after the poultry carcasses have been stabilized for cutting, precutting into the poultry carcasses between the breasts and saddle of the poultry carcasses to form guide incisions in the poultry carcasses;
cutting upwardly into the poultry carcasses between the breast and neck of each poultry carcass to separate the breast from the neck, shoulders and upper back of each poultry carcass; and
cutting downwardly into the carcasses through the guide incision formed between the saddle and breast of each poultry carcass to separate the breast from the saddle and lower back of each poultry carcass to thereby complete the removal of the breast from each poultry carcass.
11. The method of claim 10 and wherein the step of engaging the neck opening of each poultry carcass with a tiltable holding plate comprises pivoting the tiltable holding plate upwardly, inserting a protrusion mounted on the tiltable holding plate into the neck opening of each poultry carcass, engaging the wishbone of each poultry carcass with the protrusion, engaging the shoulders of each poultry carcass with the outwardly sloped side edges of the tiltable support plate and urging the shoulders of each poultry carcass upwardly toward the mandrel to positively grip and hold the neck portion, shoulders and breast of each poultry carcass during cutting.
12. The method of claim 10 and further including the steps of raising the mandrel after the breast has been removed from each poultry carcass, raising each poultry carcass into contact with a removal bar, and urging each poultry carcass off of the mandrel so as to clear the mandrel.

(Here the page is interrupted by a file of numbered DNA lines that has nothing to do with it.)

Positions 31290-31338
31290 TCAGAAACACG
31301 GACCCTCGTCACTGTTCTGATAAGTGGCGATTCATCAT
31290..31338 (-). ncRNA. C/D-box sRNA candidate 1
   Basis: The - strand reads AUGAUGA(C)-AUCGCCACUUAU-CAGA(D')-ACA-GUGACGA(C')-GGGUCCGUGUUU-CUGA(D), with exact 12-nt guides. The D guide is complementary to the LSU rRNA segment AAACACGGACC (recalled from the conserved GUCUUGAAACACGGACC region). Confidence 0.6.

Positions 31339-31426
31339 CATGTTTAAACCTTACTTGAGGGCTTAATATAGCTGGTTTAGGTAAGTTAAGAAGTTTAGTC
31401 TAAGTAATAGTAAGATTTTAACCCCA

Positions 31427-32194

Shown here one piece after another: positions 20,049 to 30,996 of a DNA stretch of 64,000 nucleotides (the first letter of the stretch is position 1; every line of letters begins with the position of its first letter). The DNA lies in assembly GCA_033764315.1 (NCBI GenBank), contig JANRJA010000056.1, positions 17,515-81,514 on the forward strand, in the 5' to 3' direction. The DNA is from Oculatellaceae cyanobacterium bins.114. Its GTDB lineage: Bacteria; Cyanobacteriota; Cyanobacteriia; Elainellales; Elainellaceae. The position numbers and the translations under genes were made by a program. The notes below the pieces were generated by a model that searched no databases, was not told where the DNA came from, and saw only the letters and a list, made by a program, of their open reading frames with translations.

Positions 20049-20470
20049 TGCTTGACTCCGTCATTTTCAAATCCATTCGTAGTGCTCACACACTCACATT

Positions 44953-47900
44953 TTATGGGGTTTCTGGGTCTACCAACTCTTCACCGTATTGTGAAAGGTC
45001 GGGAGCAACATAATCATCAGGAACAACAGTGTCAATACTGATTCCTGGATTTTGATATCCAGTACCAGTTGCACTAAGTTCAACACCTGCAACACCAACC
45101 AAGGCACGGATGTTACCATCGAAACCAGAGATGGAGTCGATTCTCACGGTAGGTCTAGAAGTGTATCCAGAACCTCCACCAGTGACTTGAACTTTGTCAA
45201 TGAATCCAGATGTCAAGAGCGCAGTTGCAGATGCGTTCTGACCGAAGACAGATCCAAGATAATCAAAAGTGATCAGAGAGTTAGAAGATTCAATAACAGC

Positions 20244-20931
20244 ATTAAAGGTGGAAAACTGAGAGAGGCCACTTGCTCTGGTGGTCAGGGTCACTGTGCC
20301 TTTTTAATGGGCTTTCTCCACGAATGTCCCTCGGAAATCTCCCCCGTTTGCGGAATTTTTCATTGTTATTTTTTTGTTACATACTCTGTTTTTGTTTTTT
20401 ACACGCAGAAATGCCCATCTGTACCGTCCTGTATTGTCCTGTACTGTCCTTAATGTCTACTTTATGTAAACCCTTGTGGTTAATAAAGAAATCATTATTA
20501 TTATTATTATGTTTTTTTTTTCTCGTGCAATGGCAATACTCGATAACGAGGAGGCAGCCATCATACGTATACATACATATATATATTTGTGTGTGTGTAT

13. The method of claim 12 and further including the steps of after each poultry carcass has been removed from the mandrels, urging the rear portion of the tiltable holding plate upwardly and swinging the front portion of the tiltable holding plate downwardly into a resting position ready to engage the neck opening of a poultry carcass.
14. The method of claim 10 and wherein the step of moving a mandrel downwardly into the visceral cavity of each poultry carcass comprises receiving and holding the backbone of each poultry carcass within a recess formed in the rear surface of the mandrel, and at the same time, pulling the backbone into the recess in the rear surface of the mandrel by engaging the visceral cavity of each carcass with a projection formed at the front of the mandrel.
15. Apparatus for removing the breast from the upper and lower back, saddle, tail, shoulders and neck portion of a bird, comprising:
a support frame;
a plurality of removal modules mounted upon said support frame and revolved along a processing path about said support frame for engaging the bird and supporting the bird during cutting;
a cam track extending around said support frame for guiding said removal modules along said processing path as said removal modules revolve about said support frame;
a first rotary disk cutter positioned to one side of said support frame and aligned with the movement of the bird along said processing path for engaging the bird between the breast and shoulders of the bird to thereby separate the breast from the shoulders and upper back;